It was in the stale wooden confines of an almost-empty dresser that I found it: a small, gold-hued penknife. It winked at me. Bonanza! My hand closed around it, and just like that, I had my very first knife. It was little, yeah, but it gave me the courage to step up to the bigger, equally neglected blades that populated our house, and eventually it fell out of favor when I got my hands on those. Soon after, I liberated the giant carbon-steel chef knife collecting sticky dust in the back of a kitchen drawer, right behind the orange-plastic Parmesan cheese grater.

I took it and stepped out of the house and into the dusty, dry grass of our overgrown yard, the sound of freight-train brakes echoing from the tracks near the Los Angeles River. As I carved tunnels in the dense brush, cleaving branches and vines with the gray carbon-steel blade, I knew only two things: One, I could get in a lot of trouble. Two, I was having the time of my life.

The moment I heard my mother moving around in the house, I stashed the knife in a tunnel I’d carved into the center of a massive honeysuckle bush. Over the next several weekends, my backyard visits became a ritual, until one morning when I unexpectedly heard the sound of my mom’s voice behind me in the yard. In a panic, I threw the chef knife into a shrub. Despite my best efforts, I never found it again.

Over the next couple of years, new knives came into my life. When I was six, my dad let me cut vegetables for dinner at his new apartment in West Hollywood: I remember standing at the cutting board with one of his knives—it was either a Chicago cutlery boning knife or the mighty Ginsu—in my hand. I can’t remember what I cut or, for that matter, cutting myself. But the heady feeling of being entrusted with a knife? I remember that like it happened yesterday.

At the end of my first-grade year, Dad gave me an Imperial Barlow pocket-knife with a brown-plastic shell handle, stamped steel liners, and carbon-steel blades. Millions of Barlows were made by Imperial—you’ll always find them in a box at a flea market or junk shop—and they all seem to get a chip on the butt end of the handle like mine did. I loved that knife and saw it as a consolation prize for what had been a rotten school year under the tutelage of one Mrs. Trope, a woman who looked like Hitler in a beehive.

But the Barlow paled in comparison to the Buck knife I got for my eighth birthday. The Buck was much bigger than the Barlow and had a blocky handle with two brass bolsters and rosewood scales. I took it everywhere: it was such a constant presence that, during the summer, it wore a hole in the pocket of my blue corduroy OP shorts. Eventually the blade became so dull that its edge grew round and shiny, and its modest 2-in/5-cm sharpening stone, which was fragrant with sharp-smelling oil, was effective only for cutting my fingers and for making a mess on the kitchen table. I’m not sure when I eventually lost that Buck knife, but it was probably once I was a teenager, long after its potency had been eclipsed.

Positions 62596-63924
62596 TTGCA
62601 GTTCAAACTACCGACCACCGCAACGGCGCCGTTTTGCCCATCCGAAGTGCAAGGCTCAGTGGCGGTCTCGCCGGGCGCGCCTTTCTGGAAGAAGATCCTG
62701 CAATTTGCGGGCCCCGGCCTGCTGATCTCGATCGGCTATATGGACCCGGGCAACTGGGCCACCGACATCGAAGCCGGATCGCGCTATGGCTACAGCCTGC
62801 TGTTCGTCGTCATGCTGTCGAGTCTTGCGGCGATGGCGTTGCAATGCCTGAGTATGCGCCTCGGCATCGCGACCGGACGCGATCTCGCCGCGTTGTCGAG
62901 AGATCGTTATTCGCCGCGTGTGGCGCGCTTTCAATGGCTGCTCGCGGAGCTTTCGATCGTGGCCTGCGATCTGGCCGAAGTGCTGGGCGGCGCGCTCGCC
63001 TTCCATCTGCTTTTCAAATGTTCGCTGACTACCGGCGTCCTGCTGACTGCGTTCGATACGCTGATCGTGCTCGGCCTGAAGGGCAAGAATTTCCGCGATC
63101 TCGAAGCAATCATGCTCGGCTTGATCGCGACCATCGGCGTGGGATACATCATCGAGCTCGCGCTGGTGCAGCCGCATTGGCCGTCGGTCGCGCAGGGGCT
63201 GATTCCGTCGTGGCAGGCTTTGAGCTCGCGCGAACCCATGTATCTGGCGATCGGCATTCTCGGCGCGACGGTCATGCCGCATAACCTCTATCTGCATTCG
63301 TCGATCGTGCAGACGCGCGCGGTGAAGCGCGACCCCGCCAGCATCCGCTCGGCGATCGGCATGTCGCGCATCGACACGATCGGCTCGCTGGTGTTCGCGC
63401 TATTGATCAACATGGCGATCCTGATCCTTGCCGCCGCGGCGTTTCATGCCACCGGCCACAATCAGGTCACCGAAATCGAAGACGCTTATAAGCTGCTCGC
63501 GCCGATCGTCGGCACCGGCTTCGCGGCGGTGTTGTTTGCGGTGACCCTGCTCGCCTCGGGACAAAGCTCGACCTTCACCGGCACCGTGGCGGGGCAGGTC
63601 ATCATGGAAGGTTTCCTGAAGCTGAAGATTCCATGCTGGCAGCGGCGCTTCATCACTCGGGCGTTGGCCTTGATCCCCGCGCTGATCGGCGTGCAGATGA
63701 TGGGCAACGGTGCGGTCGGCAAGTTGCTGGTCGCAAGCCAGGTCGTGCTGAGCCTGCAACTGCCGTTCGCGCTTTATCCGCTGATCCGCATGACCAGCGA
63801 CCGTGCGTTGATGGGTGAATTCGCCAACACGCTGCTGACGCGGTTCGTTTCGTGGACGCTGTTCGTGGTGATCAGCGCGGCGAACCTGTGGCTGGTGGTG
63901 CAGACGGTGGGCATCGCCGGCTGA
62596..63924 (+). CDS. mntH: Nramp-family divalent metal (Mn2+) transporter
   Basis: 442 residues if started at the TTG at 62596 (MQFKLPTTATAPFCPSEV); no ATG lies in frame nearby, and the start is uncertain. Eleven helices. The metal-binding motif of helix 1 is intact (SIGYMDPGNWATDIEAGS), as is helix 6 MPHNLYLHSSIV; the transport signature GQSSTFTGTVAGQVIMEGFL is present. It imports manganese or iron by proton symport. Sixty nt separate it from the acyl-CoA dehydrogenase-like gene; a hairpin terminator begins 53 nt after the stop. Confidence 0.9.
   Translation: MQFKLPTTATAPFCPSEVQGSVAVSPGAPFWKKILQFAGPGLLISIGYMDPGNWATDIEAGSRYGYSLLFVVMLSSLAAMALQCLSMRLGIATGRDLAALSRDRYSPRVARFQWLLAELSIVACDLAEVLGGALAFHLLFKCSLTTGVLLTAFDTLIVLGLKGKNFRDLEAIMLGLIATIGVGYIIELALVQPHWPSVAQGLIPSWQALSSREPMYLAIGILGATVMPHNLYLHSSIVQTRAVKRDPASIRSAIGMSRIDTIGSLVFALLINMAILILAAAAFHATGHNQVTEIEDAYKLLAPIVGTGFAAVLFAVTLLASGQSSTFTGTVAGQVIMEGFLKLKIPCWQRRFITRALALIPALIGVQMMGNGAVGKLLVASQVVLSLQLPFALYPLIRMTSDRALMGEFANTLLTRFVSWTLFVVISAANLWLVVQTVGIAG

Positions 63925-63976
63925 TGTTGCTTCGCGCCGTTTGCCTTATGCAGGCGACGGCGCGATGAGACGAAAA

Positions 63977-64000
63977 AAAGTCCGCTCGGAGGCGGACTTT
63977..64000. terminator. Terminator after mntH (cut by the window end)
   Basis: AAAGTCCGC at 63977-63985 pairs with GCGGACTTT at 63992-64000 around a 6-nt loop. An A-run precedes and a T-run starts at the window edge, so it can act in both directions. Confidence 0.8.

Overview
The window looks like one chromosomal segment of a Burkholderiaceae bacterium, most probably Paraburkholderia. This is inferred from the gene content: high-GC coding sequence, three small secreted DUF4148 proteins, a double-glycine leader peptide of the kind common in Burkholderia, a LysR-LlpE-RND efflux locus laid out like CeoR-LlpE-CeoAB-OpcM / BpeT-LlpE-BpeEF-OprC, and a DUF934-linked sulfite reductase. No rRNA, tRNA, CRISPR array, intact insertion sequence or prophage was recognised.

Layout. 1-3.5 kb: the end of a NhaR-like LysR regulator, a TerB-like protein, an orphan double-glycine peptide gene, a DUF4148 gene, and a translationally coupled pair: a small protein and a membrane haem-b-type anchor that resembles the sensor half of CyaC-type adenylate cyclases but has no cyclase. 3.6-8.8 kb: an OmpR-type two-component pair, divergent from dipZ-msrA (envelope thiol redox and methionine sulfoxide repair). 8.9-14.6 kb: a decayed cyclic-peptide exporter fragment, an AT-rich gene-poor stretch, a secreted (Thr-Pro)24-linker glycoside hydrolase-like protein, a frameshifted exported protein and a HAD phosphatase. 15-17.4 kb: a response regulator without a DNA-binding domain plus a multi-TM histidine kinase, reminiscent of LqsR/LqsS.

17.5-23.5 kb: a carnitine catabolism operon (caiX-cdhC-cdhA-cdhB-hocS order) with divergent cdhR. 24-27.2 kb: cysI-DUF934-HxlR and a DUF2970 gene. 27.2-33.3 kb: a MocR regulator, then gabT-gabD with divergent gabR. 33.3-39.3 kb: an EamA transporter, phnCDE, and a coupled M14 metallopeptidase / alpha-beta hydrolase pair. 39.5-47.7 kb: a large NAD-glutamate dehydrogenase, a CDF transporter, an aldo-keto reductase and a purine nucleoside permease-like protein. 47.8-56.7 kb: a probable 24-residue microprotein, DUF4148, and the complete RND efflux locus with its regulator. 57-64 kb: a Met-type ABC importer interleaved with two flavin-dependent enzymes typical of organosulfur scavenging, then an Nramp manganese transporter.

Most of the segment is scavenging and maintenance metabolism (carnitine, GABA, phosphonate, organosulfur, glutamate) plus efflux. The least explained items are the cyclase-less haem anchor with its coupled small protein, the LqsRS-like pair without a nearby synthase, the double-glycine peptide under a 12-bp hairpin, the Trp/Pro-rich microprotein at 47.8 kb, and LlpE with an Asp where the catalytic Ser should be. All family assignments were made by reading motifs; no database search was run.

I met my first Japanese knife and sharpening stone when I was nineteen. The year before, I’d moved to San Francisco, where I was the very portrait of the artist as a young man. Back then, you could afford to do that in San Francisco. After settling into my new apartment in the Mission District (which, as fate would have it, was literally around the corner from where I would open my second Bernal Cutlery storefront two decades later), I went to a large hardware store in Japantown to buy some supplies. I wasn’t planning to buy much, as money was tight, even though my monthly rent was only $240. But after finding a small stash of rustic hand-forged Japanese knives, I decided to skip buying weed in Dolores Park that week and walked out of the store with an eighteen-dollar carbon-steel santoku knife.

I loved that knife, but after several months of use, it was no longer the little badass that sang through vegetables on their way to becoming bad nineties vegetarian stir-fries. It sat untouched, one side rusted over, in a kitchen drawer. So I went back to the Japantown hardware store and sought guidance and a sharpening stone. The former was in short supply: the man stationed behind the handmade chisels simply pointed in the direction of a display case and said, Stones are over there. He then walked away, leaving me to face rows of boxes stamped with kanji, grit numbers, and price tags. I didn’t know much about Japanese stones, but I figured the middle numbers would be the best choice—neither too coarse nor too fine. An hour or so later, I was back in the Mission with my new red King medium-grit stone, ready to experiment.